Administration, economy, and society in the Portuguese African empire (1900-1975)

Research output: Chapter in Book/Report/Conference proceedingChapter

Abstract

Focusing on the period from the early 1900s to 1975, this chapter provides a comparative overview of the Third Portuguese empire, and the economic, political, social, and cultural ramifications and impact of Portuguese administration upon African societies. It constituted a fragmented empire including continental colonies such as Angola, Guinea, and Mozambique, and insular possessions such as Cape Verde and São Tomé and Príncipe. The chapter focuses on four contentious issues, namely: the racial categories guiding colonial administration, forced labor practices, economic (under) development, and armed conflict. Portugal’s refusal to decolonize, unlike other European nations, prompted the upsurge of armed conflict in the early 1960s in Angola, Guinea, and Mozambique, which would eventually provoke regime change in Portugal and the end of empire in 1974.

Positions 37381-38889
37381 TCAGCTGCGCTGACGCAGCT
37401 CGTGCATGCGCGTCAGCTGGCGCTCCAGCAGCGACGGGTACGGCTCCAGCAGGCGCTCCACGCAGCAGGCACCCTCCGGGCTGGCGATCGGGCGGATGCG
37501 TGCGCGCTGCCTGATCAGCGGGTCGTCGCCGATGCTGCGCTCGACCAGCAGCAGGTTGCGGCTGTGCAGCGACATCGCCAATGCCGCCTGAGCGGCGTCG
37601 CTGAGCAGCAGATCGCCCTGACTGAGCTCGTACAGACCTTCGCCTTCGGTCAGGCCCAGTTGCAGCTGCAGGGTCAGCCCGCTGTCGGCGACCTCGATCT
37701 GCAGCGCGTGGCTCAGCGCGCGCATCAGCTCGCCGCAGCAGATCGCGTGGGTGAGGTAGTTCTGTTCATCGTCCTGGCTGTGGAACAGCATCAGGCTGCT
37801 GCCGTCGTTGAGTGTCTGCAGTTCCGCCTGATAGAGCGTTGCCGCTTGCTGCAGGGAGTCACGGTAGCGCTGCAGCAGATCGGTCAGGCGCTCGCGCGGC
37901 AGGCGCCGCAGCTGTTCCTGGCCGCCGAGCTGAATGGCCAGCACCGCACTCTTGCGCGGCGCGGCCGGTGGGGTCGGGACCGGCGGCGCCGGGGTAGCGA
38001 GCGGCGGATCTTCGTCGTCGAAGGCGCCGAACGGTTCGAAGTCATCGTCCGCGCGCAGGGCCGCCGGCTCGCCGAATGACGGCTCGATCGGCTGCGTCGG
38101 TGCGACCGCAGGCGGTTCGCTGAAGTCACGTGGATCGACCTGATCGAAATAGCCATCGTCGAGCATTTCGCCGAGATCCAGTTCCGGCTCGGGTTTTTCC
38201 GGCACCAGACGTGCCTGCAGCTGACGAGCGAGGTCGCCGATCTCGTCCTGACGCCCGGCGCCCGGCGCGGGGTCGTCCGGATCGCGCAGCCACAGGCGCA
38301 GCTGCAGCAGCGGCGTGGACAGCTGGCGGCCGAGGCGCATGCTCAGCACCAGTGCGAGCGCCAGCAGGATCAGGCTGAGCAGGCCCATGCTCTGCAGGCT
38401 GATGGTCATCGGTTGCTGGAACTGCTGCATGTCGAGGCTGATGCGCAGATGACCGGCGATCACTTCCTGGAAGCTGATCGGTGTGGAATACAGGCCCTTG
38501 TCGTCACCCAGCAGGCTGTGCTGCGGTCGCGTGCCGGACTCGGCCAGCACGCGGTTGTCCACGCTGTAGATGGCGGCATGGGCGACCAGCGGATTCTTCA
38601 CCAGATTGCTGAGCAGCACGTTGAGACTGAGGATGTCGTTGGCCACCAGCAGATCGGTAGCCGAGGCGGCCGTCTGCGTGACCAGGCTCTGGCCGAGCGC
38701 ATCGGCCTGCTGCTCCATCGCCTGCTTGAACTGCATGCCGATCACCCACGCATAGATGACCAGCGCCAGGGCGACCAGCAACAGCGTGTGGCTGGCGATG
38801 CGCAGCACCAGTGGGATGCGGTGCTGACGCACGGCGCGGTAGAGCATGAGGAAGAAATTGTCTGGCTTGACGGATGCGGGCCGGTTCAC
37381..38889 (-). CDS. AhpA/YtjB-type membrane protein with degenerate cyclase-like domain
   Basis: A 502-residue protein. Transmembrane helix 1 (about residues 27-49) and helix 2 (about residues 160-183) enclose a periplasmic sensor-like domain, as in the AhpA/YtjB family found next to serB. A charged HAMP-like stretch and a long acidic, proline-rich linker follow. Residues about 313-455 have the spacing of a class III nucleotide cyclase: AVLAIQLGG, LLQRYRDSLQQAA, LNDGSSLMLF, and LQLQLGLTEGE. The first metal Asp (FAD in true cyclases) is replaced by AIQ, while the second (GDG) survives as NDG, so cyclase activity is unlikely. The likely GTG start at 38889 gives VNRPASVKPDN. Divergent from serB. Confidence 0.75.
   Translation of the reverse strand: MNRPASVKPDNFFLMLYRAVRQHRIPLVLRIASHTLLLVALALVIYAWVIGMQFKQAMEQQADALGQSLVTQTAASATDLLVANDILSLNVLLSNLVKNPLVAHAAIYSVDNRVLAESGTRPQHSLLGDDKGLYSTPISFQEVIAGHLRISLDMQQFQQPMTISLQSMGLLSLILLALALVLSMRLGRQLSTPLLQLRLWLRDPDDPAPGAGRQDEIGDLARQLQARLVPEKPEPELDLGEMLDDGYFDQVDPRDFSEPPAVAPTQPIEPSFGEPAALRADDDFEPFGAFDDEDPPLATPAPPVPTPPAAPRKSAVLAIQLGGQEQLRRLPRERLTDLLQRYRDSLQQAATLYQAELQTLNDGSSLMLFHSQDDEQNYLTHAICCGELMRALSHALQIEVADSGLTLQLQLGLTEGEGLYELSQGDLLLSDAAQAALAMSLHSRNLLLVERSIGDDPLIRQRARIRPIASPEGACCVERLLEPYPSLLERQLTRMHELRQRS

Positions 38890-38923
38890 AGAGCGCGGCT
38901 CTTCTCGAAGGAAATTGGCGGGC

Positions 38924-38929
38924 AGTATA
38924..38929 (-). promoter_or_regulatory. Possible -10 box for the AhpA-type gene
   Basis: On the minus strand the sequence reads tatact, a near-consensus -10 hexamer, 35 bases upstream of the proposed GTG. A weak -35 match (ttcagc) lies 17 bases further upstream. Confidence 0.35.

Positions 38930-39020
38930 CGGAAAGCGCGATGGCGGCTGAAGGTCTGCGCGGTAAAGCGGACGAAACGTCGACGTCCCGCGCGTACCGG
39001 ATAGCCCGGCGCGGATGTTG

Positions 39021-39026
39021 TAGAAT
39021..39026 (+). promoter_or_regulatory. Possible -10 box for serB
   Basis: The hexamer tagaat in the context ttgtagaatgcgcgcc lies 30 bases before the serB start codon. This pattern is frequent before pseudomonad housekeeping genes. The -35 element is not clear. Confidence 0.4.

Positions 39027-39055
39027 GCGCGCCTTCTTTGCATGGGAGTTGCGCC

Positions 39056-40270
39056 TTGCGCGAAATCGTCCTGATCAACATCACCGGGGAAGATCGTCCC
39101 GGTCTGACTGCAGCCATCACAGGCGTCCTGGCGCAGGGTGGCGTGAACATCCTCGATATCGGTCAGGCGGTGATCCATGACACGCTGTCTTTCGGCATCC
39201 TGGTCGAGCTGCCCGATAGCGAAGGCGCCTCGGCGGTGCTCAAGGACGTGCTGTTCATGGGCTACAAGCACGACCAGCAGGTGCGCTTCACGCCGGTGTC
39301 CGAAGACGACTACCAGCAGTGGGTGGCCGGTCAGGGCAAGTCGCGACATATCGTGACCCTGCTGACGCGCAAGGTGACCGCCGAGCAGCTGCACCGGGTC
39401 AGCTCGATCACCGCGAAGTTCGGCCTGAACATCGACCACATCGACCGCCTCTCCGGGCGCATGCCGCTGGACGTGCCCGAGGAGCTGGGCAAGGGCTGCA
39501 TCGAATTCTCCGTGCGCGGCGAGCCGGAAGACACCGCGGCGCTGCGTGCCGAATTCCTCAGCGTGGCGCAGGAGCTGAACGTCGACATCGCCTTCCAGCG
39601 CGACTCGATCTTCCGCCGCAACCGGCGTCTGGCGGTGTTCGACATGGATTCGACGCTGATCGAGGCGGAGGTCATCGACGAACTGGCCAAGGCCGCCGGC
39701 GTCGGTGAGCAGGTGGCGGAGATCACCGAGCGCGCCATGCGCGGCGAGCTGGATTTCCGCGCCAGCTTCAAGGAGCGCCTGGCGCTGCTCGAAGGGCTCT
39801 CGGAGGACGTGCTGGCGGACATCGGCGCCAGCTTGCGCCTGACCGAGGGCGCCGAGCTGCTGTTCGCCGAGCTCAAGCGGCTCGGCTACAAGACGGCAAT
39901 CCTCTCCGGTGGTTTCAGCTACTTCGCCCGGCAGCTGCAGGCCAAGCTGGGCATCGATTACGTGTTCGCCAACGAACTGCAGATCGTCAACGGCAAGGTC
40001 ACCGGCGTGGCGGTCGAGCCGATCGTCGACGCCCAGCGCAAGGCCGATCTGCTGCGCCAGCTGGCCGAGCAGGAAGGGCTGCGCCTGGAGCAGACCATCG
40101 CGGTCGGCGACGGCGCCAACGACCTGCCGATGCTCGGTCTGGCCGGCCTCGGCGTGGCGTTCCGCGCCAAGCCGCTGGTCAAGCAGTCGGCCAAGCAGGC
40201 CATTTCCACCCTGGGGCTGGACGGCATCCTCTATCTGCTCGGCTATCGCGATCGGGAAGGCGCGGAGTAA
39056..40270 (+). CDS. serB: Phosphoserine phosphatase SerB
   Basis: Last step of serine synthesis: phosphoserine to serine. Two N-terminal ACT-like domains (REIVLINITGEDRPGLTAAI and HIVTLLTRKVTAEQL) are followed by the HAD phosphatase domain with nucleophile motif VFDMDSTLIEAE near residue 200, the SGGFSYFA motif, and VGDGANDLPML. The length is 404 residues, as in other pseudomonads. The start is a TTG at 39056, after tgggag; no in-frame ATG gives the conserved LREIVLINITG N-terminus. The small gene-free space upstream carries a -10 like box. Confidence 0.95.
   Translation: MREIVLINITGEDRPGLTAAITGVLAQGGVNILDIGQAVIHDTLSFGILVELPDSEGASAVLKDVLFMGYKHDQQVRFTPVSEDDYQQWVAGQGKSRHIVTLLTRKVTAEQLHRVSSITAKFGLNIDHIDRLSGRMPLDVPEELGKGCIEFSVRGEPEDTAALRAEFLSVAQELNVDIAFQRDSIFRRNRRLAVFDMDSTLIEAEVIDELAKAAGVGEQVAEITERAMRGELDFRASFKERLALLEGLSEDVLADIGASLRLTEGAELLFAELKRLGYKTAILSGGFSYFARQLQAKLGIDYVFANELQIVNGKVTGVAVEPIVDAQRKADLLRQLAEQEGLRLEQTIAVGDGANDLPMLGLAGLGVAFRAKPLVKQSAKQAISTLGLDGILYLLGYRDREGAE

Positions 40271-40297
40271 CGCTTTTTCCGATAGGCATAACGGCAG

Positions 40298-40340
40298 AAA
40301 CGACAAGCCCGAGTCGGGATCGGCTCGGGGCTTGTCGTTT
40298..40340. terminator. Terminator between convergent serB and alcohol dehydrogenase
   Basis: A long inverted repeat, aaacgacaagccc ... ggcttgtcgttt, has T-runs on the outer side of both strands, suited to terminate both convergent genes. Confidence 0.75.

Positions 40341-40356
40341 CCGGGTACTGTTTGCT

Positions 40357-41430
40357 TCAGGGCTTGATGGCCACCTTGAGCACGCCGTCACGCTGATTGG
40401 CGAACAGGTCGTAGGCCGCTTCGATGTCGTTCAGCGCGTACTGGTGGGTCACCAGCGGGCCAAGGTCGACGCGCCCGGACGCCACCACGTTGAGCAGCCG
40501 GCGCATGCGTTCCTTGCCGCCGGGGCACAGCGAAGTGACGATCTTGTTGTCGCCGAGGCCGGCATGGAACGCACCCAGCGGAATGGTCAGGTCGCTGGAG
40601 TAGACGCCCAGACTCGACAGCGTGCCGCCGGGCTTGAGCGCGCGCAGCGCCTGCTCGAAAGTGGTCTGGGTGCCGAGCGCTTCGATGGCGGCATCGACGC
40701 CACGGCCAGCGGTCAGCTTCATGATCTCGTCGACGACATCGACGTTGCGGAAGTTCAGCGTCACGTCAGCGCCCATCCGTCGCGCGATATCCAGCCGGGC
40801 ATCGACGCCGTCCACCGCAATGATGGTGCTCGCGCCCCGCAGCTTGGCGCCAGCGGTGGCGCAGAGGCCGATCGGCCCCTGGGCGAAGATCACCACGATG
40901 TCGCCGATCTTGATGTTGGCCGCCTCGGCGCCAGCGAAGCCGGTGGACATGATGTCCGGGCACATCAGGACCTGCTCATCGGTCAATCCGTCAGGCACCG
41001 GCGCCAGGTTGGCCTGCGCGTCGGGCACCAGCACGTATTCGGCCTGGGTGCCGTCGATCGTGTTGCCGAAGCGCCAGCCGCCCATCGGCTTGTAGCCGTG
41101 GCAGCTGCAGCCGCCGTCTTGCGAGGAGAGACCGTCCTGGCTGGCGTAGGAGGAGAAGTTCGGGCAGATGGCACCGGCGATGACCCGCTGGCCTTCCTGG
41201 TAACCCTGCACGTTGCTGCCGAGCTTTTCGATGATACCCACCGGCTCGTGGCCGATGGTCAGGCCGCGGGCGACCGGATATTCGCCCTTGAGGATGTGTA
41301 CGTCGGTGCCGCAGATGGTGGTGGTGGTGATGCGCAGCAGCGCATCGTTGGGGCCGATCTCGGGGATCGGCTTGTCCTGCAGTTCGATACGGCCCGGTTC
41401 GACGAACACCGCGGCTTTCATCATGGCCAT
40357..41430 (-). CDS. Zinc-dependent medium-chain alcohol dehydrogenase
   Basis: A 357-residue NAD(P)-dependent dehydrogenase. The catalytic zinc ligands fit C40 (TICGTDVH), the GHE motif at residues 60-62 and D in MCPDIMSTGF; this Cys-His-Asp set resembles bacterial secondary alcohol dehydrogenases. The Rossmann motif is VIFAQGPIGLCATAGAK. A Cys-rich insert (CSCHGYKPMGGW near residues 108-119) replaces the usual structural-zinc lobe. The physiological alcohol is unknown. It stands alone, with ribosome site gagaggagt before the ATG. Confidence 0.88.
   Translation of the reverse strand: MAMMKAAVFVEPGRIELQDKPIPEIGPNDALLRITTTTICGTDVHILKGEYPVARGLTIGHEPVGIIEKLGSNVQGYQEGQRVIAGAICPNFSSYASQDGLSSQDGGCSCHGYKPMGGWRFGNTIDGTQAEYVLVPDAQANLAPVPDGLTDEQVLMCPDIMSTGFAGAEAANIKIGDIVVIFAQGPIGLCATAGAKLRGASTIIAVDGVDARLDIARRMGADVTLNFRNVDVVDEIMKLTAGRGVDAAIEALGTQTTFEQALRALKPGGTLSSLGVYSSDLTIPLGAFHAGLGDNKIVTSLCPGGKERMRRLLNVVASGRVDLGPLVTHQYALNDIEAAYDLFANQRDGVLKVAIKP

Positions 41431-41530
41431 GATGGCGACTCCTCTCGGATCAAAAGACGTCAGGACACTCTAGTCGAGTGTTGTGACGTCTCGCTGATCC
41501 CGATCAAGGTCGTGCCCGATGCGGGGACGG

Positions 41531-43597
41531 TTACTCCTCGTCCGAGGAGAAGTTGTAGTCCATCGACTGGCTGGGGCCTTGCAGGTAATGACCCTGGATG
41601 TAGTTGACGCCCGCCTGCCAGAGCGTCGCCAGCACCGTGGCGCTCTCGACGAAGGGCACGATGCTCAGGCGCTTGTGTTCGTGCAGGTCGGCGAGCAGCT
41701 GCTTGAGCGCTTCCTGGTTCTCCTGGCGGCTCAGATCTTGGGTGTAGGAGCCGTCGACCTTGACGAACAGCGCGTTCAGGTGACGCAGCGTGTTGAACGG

Original languageEnglish
Title of host publicationThe Palgrave Handbook of African Colonial and Postcolonial History
Place of PublicationSwitzerland
PublisherPalgrave Macmillan, New York
Chapter8
Pagesp. 213-238
Number of pages25
ISBN (Electronic)978-1-137-59426-6
ISBN (Print)978-1-137-59425-9
DOIs
Publication statusPublished - 28 Jan 2018

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